The Beginning of the End of AIDS Starts With You: Progress. Proof. Promise.

Everyone loves a good “they said it couldn’t be done” story. From a man on the moon to a personal computer in every home, the nostalgic in each of us loves to reflect about how, throughout history, individuals have run up against the status quo, defied the odds, and achieved something inspirational for society at-large. Those of us in the AIDS advocacy community have experienced our fair share of doubters telling us “it can’t be done.”

Now more than ever, we must recommit ourselves to achieving specific goals by 2015 that will help us bend the curve of this pandemic: end mother-to-child transmission of HIV, provide treatment to 15 million people, and drastically reduce new HIV infections.

Here are a just a few samples of the inspirational stories in the fight against AIDS: from scientists to activists to politicians:

George BushGeorge Bush is the former President of the United States.
In 2001, an AIDS pandemic threatened to destroy a generation of Africans. In country after country, people were needlessly dying even though new life-saving antiretroviral drugs were available at a reasonable cost. The humanitarian disaster called for dramatic action. Against this backdrop, my administration decided to act and become part of the global effort to stop the spread of AIDS in the developing world. We began by helping create the multinational Global Fund to Fight AIDS, Tuberculosis and Malaria. It was a good start, but more was needed.


Joyce KamwanaJoyce Kamwana is a Malawian HIV/AIDS treatment activist.
My name is Joyce Kamwana and I was 25 years old when I first found out I was HIV-positive. Today, I am 48 years old and have lived to see my daughters grow up and have also become a grandmother, thanks to the free treatment I have received through the Global Fund to Fight AIDS, Tuberculosis, and Malaria. A few years before my husband, my baby daughter, and I were diagnosed in 1988, my husband had developed shingles and a boil, and my daughter often had various skin wounds, but we were not sure why.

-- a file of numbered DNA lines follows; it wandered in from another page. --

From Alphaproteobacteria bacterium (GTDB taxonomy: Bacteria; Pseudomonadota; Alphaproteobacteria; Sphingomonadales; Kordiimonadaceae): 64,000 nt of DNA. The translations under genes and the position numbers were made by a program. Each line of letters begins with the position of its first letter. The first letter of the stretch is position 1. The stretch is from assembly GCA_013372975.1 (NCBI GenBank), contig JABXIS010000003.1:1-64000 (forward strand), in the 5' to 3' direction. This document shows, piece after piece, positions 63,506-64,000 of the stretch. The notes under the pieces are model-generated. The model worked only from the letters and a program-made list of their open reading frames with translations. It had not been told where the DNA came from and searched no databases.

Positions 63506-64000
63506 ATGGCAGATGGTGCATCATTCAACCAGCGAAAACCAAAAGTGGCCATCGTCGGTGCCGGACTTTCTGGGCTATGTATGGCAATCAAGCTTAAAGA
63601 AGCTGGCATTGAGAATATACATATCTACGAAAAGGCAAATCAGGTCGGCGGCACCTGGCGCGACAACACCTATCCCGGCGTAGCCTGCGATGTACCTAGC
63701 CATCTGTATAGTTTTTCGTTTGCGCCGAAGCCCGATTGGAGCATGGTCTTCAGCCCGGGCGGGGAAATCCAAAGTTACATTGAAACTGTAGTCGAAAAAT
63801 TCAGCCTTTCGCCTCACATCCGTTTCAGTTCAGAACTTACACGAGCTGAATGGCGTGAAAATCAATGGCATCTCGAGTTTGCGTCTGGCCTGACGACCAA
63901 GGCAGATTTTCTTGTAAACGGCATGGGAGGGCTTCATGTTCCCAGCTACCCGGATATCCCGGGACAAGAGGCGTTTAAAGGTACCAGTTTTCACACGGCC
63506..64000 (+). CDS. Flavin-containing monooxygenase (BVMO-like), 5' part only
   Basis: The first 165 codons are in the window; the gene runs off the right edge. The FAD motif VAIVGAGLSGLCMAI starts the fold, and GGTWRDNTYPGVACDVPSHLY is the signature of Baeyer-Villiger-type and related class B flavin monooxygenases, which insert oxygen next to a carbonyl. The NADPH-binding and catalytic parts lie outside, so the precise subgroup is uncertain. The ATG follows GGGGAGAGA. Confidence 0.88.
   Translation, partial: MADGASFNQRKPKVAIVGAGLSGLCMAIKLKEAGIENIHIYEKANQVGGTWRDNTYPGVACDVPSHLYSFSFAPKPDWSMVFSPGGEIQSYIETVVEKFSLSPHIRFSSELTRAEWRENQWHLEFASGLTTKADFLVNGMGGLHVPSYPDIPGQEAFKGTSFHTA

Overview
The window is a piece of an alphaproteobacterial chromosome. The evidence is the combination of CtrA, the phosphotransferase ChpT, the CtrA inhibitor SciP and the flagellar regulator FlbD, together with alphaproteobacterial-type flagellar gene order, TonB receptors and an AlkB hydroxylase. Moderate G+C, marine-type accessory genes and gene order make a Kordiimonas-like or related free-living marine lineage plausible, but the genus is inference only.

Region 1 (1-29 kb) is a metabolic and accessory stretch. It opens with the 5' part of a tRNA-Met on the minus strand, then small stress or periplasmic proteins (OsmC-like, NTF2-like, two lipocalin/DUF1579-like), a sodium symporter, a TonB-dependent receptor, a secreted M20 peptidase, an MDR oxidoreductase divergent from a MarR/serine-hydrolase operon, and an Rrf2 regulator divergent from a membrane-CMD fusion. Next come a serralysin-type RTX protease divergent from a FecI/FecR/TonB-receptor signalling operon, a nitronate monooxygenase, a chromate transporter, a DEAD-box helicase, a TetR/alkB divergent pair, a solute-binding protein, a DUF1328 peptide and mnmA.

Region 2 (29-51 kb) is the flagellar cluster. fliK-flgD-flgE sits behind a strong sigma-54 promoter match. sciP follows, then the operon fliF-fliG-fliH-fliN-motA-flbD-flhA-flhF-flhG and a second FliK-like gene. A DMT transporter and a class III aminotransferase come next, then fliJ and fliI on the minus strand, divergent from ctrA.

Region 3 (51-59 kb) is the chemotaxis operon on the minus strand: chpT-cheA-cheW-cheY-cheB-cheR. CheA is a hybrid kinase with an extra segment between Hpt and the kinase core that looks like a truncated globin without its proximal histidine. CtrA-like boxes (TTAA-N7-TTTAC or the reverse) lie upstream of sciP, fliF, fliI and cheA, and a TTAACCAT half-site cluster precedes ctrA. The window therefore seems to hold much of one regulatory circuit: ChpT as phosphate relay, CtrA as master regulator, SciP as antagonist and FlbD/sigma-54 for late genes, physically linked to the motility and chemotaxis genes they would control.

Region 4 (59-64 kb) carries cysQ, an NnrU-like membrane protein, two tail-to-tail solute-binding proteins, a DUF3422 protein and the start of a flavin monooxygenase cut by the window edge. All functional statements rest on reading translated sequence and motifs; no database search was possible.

Three years after we tested positive for HIV, in 1991, my husband passed away and I was left to care for both my daughters single-handedly, having to act as a father and mother in one.


Banza ChelaBanza Chela is a Zambian HIV/AIDS mentor.
My name is Banza Chela and I’m a married Zambian gentleman. My life has changed tremendously in so many ways. I never knew or thought that I could be infected with HIV. In 2005, I began experiencing chest pains and suspected I had tuberculosis. After visiting three clinics in Lusaka, none of them were able to detect my extrapulmonary TB.

It was not until I met with a team of doctors in Lubumbashi, Democratic Republic of the Congo, who were my elder brother’s workmates, that I was diagnosed as TB- and HIV-positive.


Princess Kasune ZuluPrincess Kasune Zulu is a speaker, author, and AIDS activist.
In 1997, I tested HIV-positive and was given only six months to live. Today, however, I travel the world speaking about HIV/AIDS and raising awareness about human rights issues, gender equality, education for girls, and about child labor, soldiers, and prostitution. Though I was born to a relatively well-off family in Zambia and lived a privileged childhood by my country’s standards, my family struggled when my mother and father became sick with a mystery illness when I was only ten years old. Our lives changed dramatically when we moved to a village where I was forced to walk for miles before school each morning just to provide us with dirty drinking water. I wanted desperately to save my parents and even had to carry my father on my back just to get him to a hospital. Both my parents died within months of each other, leaving me in charge of eight siblings when I was 18.